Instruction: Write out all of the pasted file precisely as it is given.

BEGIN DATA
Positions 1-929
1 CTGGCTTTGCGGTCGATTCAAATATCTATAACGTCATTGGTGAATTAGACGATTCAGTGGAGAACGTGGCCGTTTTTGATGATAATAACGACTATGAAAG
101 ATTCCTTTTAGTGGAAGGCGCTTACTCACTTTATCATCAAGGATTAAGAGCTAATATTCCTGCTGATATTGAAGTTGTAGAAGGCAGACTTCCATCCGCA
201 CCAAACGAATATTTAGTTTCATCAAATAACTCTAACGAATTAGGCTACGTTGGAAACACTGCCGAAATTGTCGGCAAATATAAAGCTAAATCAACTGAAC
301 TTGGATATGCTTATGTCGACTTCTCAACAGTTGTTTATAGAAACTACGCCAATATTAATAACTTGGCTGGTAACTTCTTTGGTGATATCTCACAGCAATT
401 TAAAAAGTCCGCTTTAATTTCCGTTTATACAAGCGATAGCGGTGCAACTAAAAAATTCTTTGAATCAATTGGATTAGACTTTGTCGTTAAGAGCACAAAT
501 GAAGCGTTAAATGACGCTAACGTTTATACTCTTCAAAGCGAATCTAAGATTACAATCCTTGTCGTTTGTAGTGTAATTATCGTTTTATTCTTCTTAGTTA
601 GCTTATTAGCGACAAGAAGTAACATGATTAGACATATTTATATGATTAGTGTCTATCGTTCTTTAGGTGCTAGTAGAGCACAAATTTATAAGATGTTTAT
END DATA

Positions 1-929
1 CTGGCTTTGCGGTCGATTCAAATATCTATAACGTCATTGGTGAATTAGACGATTCAGTGGAGAACGTGGCCGTTTTTGATGATAATAACGACTATGAAAG
101 ATTCCTTTTAGTGGAAGGCGCTTACTCACTTTATCATCAAGGATTAAGAGCTAATATTCCTGCTGATATTGAAGTTGTAGAAGGCAGACTTCCATCCGCA
201 CCAAACGAATATTTAGTTTCATCAAATAACTCTAACGAATTAGGCTACGTTGGAAACACTGCCGAAATTGTCGGCAAATATAAAGCTAAATCAACTGAAC
301 TTGGATATGCTTATGTCGACTTCTCAACAGTTGTTTATAGAAACTACGCCAATATTAATAACTTGGCTGGTAACTTCTTTGGTGATATCTCACAGCAATT
401 TAAAAAGTCCGCTTTAATTTCCGTTTATACAAGCGATAGCGGTGCAACTAAAAAATTCTTTGAATCAATTGGATTAGACTTTGTCGTTAAGAGCACAAAT
501 GAAGCGTTAAATGACGCTAACGTTTATACTCTTCAAAGCGAATCTAAGATTACAATCCTTGTCGTTTGTAGTGTAATTATCGTTTTATTCTTCTTAGTTA
601 GCTTATTAGCGACAAGAAGTAACATGATTAGACATATTTATATGATTAGTGTCTATCGTTCTTTAGGTGCTAGTAGAGCACAAATTTATAAGATGTTTAT